Perhaps the depiction of “the girl” in ‘The Girl in the Train’ will reassure my fears by allowing the woman to literally “grow up” on-screen. Yet, the title makes me very pessimistic. Presenting women as “girls” continues to fetishize women’s powerlessness in cinema. By situating this girlhood in a similar way to the male fantasy construction of the Final Girl, and by enforcing an infantilizing return to post-feminism’s “girliness,” these films offer ultimately disempowering images of female subjectivity.
How significant it is, then, that Ramsay changes the ending from the novel where Morvern discovers she’s pregnant to instead give her a narrative of hopeful escape and adventure. Through the economic, cultural and narrative capitals gained from the violence enacted on the male author both inside and outside of the text, the female protagonist is offered a radical feminist alternative. Rather than by trapped by her class position, socio-economic position, job possibilities or pregnancy, Morvern is, instead, offered freedom, autonomy and authority.
The trailer offers a kind of meta-advertisement, recognising the very marketing strategies that attracted people, including women, to the previous film. Cutting between clips of the men performing various routines, the trailer includes the line, “We didn’t want to show the best parts of the movie in this trailer but it was very very hard to resist,” before inviting the audience to #comeagain this summer.
The film relocates the fears surrounding motherhood away from the patriarchal fears of abjection to the female and feminist fears of fulfillment.
What’s clear is that, in our contemporary society and culture, the male body is not invisible. Although the female body continues to be more heavily regulated and controlled, particularly in terms of weight and appearance, the male body is no longer removed from similar considerations. As we continue to look more intensely and critically at the male body, we can anticipate a time when new images of masculinity become not only realized but embodied.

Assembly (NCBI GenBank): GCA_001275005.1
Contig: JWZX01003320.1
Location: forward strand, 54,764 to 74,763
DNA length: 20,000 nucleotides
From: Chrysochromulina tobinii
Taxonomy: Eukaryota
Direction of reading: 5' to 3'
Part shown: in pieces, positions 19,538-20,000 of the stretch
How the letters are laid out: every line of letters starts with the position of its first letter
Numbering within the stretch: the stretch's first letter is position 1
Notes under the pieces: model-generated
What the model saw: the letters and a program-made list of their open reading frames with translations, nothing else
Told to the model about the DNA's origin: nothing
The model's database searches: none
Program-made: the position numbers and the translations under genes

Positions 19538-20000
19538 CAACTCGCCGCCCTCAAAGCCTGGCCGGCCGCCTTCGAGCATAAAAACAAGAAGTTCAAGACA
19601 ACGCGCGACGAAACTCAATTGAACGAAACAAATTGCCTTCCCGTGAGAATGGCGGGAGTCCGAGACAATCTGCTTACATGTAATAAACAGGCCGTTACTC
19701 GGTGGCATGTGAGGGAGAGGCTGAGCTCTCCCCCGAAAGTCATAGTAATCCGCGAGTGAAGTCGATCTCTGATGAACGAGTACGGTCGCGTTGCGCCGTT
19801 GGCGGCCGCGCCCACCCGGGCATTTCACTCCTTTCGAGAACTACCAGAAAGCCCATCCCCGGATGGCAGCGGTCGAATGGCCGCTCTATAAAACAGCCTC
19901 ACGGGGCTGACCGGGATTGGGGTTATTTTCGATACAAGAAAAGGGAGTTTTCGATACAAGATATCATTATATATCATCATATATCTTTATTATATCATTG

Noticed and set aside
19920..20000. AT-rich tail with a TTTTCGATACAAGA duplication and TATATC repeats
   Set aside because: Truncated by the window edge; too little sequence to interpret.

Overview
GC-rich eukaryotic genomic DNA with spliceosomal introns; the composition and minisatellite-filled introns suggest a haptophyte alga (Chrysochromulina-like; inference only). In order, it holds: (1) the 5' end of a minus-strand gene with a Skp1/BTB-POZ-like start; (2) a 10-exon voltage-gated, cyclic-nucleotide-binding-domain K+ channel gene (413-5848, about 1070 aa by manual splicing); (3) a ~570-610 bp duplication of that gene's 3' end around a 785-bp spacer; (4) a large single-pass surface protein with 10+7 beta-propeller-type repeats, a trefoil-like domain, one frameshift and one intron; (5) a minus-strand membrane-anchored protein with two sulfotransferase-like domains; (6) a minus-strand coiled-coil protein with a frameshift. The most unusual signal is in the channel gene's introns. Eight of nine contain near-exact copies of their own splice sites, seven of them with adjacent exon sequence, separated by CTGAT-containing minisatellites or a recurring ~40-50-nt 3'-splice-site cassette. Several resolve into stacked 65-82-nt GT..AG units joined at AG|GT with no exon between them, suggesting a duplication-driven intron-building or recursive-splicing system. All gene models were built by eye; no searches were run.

What exactly, then, makes a character “unlikable”? How can we define this complex term? Broadly, a character is unlikable when they behave in an amoral or unethical way (which, of course, depends upon our individual morals and ethics), particularly when their motivations are unclear. However, when it comes to female characters, this term seems to diversify and pluralize.
Kardashian quite literally embodies the complex construction of the female body as something to be looked at. And with her body being so readily, excessively, and continually put on show, can we help but do anything but look?
As each male character tackles a personal problem which has either implicit or explicit links to normative constructions of successful masculinity, ‘Little Miss Sunshine’ examines the burden of this masculine ideal. So difficult to maintain yet so embedded in the social, cultural, economic, and political conceptualization of “manliness,” men who fail to embody this ideal inevitably become marked out as “losers.”
Firstly, ‘The Babadook’ complicates the depiction of women as primarily victims by presenting Amelia as a complex and multi-faceted figure. For one, she is a not a young big-breasted girl but a mother and fully grown woman. This is not necessarily groundbreaking in itself.
The premise of ‘The Good Wife’ brilliantly sets up and challenges particular gender roles and expectations. Julianna Margulies plays the lead character, Alicia Florrick. Given Margulies’ age – she was 43 when the show began – and popular culture’s continual privileging of youth, particularly with reference to women, this is an achievement in itself. Alicia’s married to Peter Florrick (Chris Noth, who’s no stranger to playing “bad boy” partners after his role of Mr Big on ‘Sex and the City’), who has just been jailed following a string of political and sexual scandals. The pilot sees Alicia dutifully standing by her husband, remaining silent as he apologises for his indiscretions, before the show cuts to several months later as Alicia returns to work as a defence attorney following 13 years as a stay-at-home mom.
For ‘Frances Ha’ is not a film where “boy-meets-girl,” and there is definitely no diamond ring. The love story of ‘Frances Ha’ is between the titular character, Frances (Greta Gerwig) and her best friend, Sophie (Mickey Sumner), and it is precisely this friendship between two women which questions, resists, and challenges the definition of love posed by the (primarily) heterosexual and (almost always) heteronormative romcom genre.